They already are broken down into the subsidiary ledgers in Accounts recievable. That is what customers are: subsidiary ledgers. The bookkeeper can allocate payments however she wishes.
Manager already gives full control of this.
You can use it for free now. The feature has been there for years.
No, the Guide, in the portion you quoted, illustrates a receipt into a liability account, not a distribution from one.
This was not a justification. It was a totally separate point, emphasizing that there was no requirement that the receipt precede a distribution.
Let’s focus on the advantage of Special Accounts for P&L items, ie Revenue, as we are going around in syntax misunderstandings in our correspondence and I don’t want that Tut.
But, you are mistaken about the pro rata allocation of receipts not taking place when an invoice has many items/services and a customer over or underpays.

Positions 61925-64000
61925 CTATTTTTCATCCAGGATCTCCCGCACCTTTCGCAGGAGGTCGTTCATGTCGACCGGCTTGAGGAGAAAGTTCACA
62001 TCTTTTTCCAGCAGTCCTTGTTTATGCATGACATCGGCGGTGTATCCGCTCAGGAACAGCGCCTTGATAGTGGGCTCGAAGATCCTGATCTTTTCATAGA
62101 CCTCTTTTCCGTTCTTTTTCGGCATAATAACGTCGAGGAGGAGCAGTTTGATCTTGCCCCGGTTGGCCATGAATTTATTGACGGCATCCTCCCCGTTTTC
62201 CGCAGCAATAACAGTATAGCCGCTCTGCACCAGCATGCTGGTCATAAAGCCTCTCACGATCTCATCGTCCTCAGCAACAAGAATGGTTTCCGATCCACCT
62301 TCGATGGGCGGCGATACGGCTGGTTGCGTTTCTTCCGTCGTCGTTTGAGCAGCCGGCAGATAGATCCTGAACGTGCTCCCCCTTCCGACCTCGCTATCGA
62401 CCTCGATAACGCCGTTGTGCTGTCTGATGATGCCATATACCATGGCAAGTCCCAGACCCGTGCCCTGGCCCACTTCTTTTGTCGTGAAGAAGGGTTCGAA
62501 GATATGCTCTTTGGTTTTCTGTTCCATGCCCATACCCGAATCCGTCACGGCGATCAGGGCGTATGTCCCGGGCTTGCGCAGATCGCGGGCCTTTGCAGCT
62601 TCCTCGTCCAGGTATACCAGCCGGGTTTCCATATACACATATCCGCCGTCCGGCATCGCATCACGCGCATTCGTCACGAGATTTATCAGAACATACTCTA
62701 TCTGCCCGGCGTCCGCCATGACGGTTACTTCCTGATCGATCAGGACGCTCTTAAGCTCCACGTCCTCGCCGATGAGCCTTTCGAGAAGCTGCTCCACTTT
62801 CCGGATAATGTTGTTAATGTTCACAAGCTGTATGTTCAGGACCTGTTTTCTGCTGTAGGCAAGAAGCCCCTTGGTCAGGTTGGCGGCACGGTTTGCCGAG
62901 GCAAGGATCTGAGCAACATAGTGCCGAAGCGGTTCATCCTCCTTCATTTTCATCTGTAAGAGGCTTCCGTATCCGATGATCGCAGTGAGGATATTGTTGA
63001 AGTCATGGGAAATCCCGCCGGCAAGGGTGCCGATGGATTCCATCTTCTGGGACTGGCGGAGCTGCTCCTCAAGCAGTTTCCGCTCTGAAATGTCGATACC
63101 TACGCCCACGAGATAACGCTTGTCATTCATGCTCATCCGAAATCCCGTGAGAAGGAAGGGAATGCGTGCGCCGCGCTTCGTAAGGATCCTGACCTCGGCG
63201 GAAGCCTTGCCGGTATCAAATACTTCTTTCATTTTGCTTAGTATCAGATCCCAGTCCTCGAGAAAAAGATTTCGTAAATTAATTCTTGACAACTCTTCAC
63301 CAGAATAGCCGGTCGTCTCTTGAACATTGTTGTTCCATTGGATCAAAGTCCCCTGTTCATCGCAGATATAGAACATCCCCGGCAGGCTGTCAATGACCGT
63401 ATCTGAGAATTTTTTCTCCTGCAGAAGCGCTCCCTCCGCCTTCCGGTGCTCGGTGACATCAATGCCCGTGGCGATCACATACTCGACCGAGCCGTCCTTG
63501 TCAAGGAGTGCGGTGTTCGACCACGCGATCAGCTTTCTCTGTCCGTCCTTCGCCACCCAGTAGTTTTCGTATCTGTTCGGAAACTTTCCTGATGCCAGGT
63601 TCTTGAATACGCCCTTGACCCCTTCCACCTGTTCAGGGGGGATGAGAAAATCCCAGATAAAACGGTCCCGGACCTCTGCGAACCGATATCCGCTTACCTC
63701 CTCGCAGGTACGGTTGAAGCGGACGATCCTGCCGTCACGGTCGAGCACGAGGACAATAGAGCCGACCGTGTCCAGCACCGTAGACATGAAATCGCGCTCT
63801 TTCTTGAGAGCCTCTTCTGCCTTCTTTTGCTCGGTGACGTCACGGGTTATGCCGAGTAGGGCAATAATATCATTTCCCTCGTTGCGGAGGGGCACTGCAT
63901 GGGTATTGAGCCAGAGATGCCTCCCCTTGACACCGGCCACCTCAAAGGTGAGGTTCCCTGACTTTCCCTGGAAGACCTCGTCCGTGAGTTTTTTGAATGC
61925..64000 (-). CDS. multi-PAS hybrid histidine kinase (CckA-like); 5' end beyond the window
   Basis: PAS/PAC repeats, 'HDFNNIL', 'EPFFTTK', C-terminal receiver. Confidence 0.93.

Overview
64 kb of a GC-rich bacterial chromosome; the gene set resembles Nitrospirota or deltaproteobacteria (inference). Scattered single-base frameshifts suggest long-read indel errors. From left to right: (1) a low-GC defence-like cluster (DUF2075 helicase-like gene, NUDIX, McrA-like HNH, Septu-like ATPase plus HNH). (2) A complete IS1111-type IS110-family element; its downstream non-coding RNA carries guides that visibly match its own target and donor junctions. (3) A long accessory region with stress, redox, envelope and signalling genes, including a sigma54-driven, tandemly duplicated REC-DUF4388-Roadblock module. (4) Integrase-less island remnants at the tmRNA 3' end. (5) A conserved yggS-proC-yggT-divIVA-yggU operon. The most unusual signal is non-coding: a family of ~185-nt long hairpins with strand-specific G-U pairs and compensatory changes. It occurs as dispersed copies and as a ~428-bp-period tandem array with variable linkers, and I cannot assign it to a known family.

_“There is no prorating by ratios as you describe. And nothing confusing happens that needs explaining.”
In another Forum topic, you pointed out that pro rata allocation IS the way all accounting packages work when I have asked about trying to allocate receipts to different departments. The issue I raise occurs when a customer under or over pays, but Special Accounts for P&L Revenue would be SO useful even if customers pay exactly the correct invoiced amount. I come back to this.
Also, I have noticed the new version does not automatically allocate overpayments from the oldest to the newest invoice. A bookkeeper has to assign to specific invoices. It was better the other way. Are you suggesting that the [Invoice] selection field when receipting be left blank and the system will do it for us? It doesn’t: I have mistakenly not selected an invoice one or twice and found that that invoice ends up showing as UNPAID. the automation you mention doesn’t work, I feel. But that is still not my point here (even though I would like to see that LIFO basis of allocation returned if you can).